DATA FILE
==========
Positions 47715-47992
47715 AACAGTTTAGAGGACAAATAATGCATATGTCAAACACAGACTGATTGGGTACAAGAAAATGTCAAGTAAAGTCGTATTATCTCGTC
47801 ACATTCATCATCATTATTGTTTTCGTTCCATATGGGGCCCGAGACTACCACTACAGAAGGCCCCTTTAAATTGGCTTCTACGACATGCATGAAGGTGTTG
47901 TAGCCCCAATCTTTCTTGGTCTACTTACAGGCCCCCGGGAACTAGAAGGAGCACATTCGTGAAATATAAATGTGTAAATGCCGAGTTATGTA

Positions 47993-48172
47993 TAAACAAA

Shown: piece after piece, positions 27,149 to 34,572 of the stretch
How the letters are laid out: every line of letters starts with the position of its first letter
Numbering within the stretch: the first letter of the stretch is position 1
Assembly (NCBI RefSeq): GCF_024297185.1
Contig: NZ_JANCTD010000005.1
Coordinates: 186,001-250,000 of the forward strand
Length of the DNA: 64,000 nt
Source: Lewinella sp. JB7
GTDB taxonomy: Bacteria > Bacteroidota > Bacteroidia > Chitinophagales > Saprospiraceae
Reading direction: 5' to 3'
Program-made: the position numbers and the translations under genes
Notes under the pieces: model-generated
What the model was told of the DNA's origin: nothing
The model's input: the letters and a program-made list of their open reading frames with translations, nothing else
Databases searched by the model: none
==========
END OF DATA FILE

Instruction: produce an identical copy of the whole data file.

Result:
Positions 47715-47992
47715 AACAGTTTAGAGGACAAATAATGCATATGTCAAACACAGACTGATTGGGTACAAGAAAATGTCAAGTAAAGTCGTATTATCTCGTC
47801 ACATTCATCATCATTATTGTTTTCGTTCCATATGGGGCCCGAGACTACCACTACAGAAGGCCCCTTTAAATTGGCTTCTACGACATGCATGAAGGTGTTG
47901 TAGCCCCAATCTTTCTTGGTCTACTTACAGGCCCCCGGGAACTAGAAGGAGCACATTCGTGAAATATAAATGTGTAAATGCCGAGTTATGTA

Positions 47993-48172
47993 TAAACAAA

Shown: piece after piece, positions 27,149 to 34,572 of the stretch
How the letters are laid out: every line of letters starts with the position of its first letter
Numbering within the stretch: the first letter of the stretch is position 1
Assembly (NCBI RefSeq): GCF_024297185.1
Contig: NZ_JANCTD010000005.1
Coordinates: 186,001-250,000 of the forward strand
Length of the DNA: 64,000 nt
Source: Lewinella sp. JB7
GTDB taxonomy: Bacteria > Bacteroidota > Bacteroidia > Chitinophagales > Saprospiraceae
Reading direction: 5' to 3'
Program-made: the position numbers and the translations under genes
Notes under the pieces: model-generated
What the model was told of the DNA's origin: nothing
The model's input: the letters and a program-made list of their open reading frames with translations, nothing else
Databases searched by the model: none